Trey Ellis film: Dr. King legacy 50 years later
David Goodson | 3/29/2018, midnight
Jan. 15, 2018, we have, as we’ve done on the national level (all 50 states) since the year 2000, observed the holiday Martin Luther King Jr. Day. Had he still been with us, he would’ve been 89 years young. Since it’s conjecture, let’s say, although he probably won’t be as spry, he’d definitely be as sharp and articulate as ever.
The harsh reality, however, is that Dr. Martin Luther King Jr. was murdered, at the age of 39, fatally shot in Memphis, Tenn., at the Lorraine Motel. Dr. Martin Luther King Jr., a Noble Peace Prize winner, a staunch advocate of nonviolence, was murdered!
April 4, 2018, marks the 50th anniversary of the assassination of a man and the birth of a figure who’s grown to mythical proportions. Is that a fair assessment, however? Should the title of legend be his sole legacy?
Helping to shed more light on the subject is a new HBO documentary film entitled, “King in the Wilderness.” The operative word in the preceding sentence is “new.” Serving in the capacity as executive producer, the novelist, screenwriter, playwright, professor and blogger Trey Ellis explained, “We’ve unearthed so much never before seen footage and the conversations we had to people who were actually in his inner circle were combined with the time frame depicted in the movie, which are the last three years of his life; the period that people don’t really know about.”
These ingredients provide assurances that his view is on-point.
Ellis continued, “I tell people, everything you thought you know about Dr. King is wrong. It was crucial for us to provide that insight of a person that we thought we knew all too well, but we didn’t know the half. How funny and irreverent he was, his personal battles with depression, how tough he was on himself and how he found the resolve to keep fighting, despite the successes of his young life. We sometimes wonder what would King had done had he lived, and we forget that with the Bus Boycott, Selma and the March on Washington that he lived long past his personality. When we pick up he feels old, troubled and burnt out, besieged by attacks from younger, more radical Black leaders who accused him of being an Uncle Tom, all sides and from white folks who saw him as a revolutionary communist.”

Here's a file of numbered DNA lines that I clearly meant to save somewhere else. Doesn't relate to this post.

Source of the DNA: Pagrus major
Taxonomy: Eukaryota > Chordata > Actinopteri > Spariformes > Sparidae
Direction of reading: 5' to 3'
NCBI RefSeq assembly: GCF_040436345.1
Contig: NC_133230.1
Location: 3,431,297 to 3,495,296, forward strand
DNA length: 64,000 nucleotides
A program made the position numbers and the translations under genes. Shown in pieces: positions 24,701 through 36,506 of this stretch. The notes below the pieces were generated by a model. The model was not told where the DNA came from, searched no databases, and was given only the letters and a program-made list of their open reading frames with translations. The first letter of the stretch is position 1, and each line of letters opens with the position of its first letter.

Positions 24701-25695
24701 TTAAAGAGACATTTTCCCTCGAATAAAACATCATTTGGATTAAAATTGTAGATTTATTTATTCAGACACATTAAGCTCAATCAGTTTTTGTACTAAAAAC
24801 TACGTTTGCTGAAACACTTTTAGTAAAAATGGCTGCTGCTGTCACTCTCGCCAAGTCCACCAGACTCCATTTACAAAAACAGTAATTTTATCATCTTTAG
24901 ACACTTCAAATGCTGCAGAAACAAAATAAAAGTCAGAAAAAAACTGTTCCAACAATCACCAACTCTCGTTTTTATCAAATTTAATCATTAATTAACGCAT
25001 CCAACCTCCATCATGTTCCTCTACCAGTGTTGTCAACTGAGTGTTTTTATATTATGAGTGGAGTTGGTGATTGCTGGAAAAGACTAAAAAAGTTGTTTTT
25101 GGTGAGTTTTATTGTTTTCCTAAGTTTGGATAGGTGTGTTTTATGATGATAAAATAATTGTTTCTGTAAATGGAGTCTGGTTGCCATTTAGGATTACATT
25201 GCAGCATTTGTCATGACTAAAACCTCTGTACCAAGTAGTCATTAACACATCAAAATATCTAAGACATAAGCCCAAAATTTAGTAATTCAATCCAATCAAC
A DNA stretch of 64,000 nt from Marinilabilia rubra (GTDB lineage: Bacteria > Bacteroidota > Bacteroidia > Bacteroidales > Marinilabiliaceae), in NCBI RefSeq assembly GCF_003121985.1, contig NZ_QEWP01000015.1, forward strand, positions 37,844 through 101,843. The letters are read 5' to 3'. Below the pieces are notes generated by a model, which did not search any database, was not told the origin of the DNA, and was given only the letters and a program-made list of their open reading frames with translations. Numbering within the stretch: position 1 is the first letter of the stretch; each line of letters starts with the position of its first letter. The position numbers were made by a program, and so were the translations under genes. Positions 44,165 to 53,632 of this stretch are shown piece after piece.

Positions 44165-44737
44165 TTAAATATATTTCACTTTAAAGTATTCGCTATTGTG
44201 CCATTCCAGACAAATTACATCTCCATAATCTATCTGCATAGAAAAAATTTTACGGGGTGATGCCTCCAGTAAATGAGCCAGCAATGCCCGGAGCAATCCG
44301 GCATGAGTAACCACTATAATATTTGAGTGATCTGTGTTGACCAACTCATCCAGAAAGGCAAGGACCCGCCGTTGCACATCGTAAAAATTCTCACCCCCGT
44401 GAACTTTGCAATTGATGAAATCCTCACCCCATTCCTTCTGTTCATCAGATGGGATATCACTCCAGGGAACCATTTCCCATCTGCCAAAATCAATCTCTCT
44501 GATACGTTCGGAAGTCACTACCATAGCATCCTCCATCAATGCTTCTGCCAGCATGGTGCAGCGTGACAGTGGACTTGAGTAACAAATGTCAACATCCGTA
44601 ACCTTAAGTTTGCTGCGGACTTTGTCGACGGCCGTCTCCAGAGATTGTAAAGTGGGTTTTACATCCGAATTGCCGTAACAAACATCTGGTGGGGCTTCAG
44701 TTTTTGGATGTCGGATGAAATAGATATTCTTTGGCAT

Director of the film Peter Kunhardt added, “As a filmmaker, I felt a mandate to go beyond the speeches and the sermons, to create a true personal portrait of Dr. King. We were fortunate that Taylor Branch, the brilliant author behind the Pulitzer Prize-winning trilogy of books on Dr. King and the Civil Rights Movement, agreed to meet with us. He came to New York and laid out what would become the foundation for our film:
“‘Most teachers and scholars cover Dr. King through the first 10 years of the movement— through Montgomery and Birmingham and Selma—because I think we’re in an era that wants to pigeonhole Dr. King as someone who’s about ‘I have a dream’ and the end of segregation. And it’s a shame because if you really want to know who Dr. King was beyond the fanfare, and who we are as a nation, it’s all laid bare in those three years from 1965 to his assassination.’”
Ellis concluded, “Once you see this film, you’d ask yourself ‘What have I Done?’ to affect change and activate yourself.”
“King in the Wilderness” is set to air April 2 at 8 p.m., EDT, on HBO.
Over and out. Holla next week. Til then, enjoy the nightlife.